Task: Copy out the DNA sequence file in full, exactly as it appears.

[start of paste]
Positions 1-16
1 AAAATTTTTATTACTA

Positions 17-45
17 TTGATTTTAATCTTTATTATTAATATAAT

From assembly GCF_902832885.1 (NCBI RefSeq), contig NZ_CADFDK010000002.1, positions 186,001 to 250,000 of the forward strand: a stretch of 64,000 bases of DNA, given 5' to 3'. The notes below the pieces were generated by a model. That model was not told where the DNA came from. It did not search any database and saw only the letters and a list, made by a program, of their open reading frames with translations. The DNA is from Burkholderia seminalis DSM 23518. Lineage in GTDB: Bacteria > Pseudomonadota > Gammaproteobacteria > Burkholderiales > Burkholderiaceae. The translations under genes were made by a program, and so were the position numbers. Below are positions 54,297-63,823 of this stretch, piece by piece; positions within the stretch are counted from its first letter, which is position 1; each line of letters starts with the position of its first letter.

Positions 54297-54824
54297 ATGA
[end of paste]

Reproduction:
Positions 1-16
1 AAAATTTTTATTACTA

Positions 17-45
17 TTGATTTTAATCTTTATTATTAATATAAT

From assembly GCF_902832885.1 (NCBI RefSeq), contig NZ_CADFDK010000002.1, positions 186,001 to 250,000 of the forward strand: a stretch of 64,000 bases of DNA, given 5' to 3'. The notes below the pieces were generated by a model. That model was not told where the DNA came from. It did not search any database and saw only the letters and a list, made by a program, of their open reading frames with translations. The DNA is from Burkholderia seminalis DSM 23518. Lineage in GTDB: Bacteria > Pseudomonadota > Gammaproteobacteria > Burkholderiales > Burkholderiaceae. The translations under genes were made by a program, and so were the position numbers. Below are positions 54,297-63,823 of this stretch, piece by piece; positions within the stretch are counted from its first letter, which is position 1; each line of letters starts with the position of its first letter.

Positions 54297-54824
54297 ATGA